Review slams campaign 

An independent review published in the December issue of Prevention Science uses data compiled by the Montana Meth Project to question the sensational campaign’s effectiveness among teens.

The review’s author, David Erceg-Hurn, who is currently completing his doctorate in clinical psychology in Australia, concludes that multiple negative outcomes make the project inappropriate for public funding.

Billionaire Tom Seibel launched the Montana Meth Project with his own money in 2005, but now the campaign—which includes graphic advertisements depicting the dangers of methamphetamine use—receives millions in public funding. Other states have also adopted similar anti-meth strategies.

Specifically, Erceg-Hurn points out that following six months of exposure to the ads, three times as many teenagers reported that using meth is not a risky behavior and teenagers were four times more likely to strongly approve of meth use. Erceg-Hurn, who also cites 2006 reporting by the Independent in his review, mostly questions how the project claims success based on its own data.

“I think he presented project survey findings out of context and without any real data to back up his accusations,” says Peg Shea, the project’s executive director. “I also think his limited analysis and statements are greatly outnumbered by the positive changes in attitudes we see in the state of Montana.”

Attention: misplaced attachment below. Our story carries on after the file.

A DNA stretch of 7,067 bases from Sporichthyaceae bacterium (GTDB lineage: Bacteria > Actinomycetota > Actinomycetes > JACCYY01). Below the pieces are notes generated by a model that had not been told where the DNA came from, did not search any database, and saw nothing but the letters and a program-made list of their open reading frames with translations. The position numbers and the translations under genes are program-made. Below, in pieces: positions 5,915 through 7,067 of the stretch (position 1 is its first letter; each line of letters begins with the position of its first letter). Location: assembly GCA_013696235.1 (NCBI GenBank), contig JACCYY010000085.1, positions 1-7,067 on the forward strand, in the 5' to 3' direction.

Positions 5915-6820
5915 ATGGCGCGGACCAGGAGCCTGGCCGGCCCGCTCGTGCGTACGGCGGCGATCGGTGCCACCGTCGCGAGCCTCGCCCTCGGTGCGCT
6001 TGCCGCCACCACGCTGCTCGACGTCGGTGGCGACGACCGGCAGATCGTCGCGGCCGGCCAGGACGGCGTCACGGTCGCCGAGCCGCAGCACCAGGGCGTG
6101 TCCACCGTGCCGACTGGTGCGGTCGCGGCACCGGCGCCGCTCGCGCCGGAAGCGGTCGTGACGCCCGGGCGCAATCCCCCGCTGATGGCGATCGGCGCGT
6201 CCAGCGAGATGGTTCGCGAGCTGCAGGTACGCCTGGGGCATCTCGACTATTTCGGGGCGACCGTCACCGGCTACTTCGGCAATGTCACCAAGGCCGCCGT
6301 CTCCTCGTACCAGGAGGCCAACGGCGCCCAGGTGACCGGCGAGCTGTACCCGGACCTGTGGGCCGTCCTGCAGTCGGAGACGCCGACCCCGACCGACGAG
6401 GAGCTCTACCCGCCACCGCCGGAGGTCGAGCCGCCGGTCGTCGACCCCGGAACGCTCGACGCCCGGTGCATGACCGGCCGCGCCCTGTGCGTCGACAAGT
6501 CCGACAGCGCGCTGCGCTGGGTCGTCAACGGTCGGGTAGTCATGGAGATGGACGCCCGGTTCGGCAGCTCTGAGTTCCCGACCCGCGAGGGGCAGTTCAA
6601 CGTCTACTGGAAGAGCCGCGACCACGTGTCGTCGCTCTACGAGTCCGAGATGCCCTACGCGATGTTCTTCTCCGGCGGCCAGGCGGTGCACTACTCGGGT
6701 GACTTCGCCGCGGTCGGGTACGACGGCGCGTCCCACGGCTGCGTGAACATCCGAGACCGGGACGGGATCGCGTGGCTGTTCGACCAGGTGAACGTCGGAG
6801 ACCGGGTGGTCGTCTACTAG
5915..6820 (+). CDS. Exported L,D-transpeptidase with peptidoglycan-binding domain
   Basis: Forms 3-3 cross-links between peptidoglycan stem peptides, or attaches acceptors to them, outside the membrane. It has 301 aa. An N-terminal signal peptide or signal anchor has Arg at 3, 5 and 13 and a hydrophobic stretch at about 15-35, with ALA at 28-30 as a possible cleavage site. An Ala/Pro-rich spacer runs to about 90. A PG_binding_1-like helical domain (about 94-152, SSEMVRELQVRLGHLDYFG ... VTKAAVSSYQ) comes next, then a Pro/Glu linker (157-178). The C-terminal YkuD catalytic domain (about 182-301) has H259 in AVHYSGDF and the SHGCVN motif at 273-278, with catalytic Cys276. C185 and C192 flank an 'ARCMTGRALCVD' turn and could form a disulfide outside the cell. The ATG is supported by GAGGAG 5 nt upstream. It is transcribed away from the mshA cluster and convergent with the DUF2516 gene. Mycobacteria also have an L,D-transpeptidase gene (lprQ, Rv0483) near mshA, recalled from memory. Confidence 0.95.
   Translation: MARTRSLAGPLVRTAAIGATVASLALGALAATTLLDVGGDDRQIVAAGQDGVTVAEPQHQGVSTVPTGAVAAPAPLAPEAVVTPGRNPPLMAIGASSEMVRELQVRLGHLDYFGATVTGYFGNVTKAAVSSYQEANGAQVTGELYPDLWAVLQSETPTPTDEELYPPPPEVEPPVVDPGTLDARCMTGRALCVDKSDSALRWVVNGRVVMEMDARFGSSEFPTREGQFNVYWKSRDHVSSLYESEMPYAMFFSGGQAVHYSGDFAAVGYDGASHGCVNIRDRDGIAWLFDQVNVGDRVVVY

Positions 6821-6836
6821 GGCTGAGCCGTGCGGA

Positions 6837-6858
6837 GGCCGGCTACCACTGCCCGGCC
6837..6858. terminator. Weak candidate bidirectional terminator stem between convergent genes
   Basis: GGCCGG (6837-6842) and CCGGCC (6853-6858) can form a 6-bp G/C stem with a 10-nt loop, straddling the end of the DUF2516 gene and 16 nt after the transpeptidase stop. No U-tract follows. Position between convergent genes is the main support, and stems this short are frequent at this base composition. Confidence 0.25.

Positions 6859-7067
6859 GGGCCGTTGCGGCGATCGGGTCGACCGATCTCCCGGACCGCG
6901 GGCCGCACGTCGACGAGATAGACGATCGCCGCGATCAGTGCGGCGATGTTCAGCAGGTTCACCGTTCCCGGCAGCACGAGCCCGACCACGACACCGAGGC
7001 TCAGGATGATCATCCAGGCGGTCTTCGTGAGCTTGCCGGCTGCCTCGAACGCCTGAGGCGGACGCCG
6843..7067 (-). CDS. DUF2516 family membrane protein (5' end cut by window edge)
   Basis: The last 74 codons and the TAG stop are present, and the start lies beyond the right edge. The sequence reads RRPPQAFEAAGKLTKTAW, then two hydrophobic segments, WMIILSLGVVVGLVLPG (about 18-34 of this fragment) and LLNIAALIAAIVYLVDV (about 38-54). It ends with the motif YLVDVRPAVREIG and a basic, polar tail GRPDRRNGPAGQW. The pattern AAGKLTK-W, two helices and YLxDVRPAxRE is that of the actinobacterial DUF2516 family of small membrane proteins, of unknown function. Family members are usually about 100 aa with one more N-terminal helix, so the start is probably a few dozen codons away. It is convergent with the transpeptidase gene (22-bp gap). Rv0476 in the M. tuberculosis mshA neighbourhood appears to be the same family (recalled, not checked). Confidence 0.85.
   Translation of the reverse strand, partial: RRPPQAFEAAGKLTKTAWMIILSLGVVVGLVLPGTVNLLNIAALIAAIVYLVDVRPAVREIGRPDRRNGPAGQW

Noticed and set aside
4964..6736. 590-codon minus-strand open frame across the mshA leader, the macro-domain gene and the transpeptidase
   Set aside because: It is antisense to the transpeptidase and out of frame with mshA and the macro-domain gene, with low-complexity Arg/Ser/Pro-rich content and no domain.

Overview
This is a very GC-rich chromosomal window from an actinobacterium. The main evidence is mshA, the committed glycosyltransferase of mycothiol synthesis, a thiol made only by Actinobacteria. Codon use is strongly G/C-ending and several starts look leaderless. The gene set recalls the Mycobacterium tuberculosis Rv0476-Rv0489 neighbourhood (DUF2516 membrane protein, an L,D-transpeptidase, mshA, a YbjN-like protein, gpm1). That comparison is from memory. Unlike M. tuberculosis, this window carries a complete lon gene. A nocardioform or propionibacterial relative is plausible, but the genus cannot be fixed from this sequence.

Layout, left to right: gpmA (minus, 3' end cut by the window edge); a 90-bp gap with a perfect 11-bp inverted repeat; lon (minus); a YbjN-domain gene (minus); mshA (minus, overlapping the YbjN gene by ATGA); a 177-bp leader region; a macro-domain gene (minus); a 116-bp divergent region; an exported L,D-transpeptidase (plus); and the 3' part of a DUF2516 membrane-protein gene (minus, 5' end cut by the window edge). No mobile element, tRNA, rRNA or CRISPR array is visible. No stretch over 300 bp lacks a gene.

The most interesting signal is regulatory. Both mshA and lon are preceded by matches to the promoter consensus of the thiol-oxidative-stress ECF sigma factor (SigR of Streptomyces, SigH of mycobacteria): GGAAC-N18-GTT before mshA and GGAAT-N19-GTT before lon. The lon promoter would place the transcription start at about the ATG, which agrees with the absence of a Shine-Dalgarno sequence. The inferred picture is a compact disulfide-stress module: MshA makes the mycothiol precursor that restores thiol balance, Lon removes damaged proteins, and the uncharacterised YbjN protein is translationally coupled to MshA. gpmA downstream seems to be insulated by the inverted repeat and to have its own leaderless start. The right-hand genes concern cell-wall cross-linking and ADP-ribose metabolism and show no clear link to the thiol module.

The review also came under fire from Geoff Feinberg, vice president at GFK Roper Public Affairs & Media, the New York firm hired by the Montana Meth Project to conduct its research studies. Feinberg called Erceg-Hurn’s findings “disappointing” and “an unfair assessment.”

“My initial reaction was that it didn’t show a complete picture of the research we had conducted on behalf of the Meth Project,” says Feinberg. “I’m not disputing his numbers—the numbers come from our own report. But he presented just a few findings out of many findings.”

For example, Feinberg points out that the fourfold increase in teens approving of meth use is technically accurate, but only reflects a jump from 1 to 4 percent.

“Many of the specific numbers discussed in my review have previously been highlighted by the Meth Project in their own press releases or on their website,” wrote Erceg-Hurn in an e-mail to the Independent. “The difference is that I showed how the Meth Project turned unremarkable or unflattering findings into apparent successes.”
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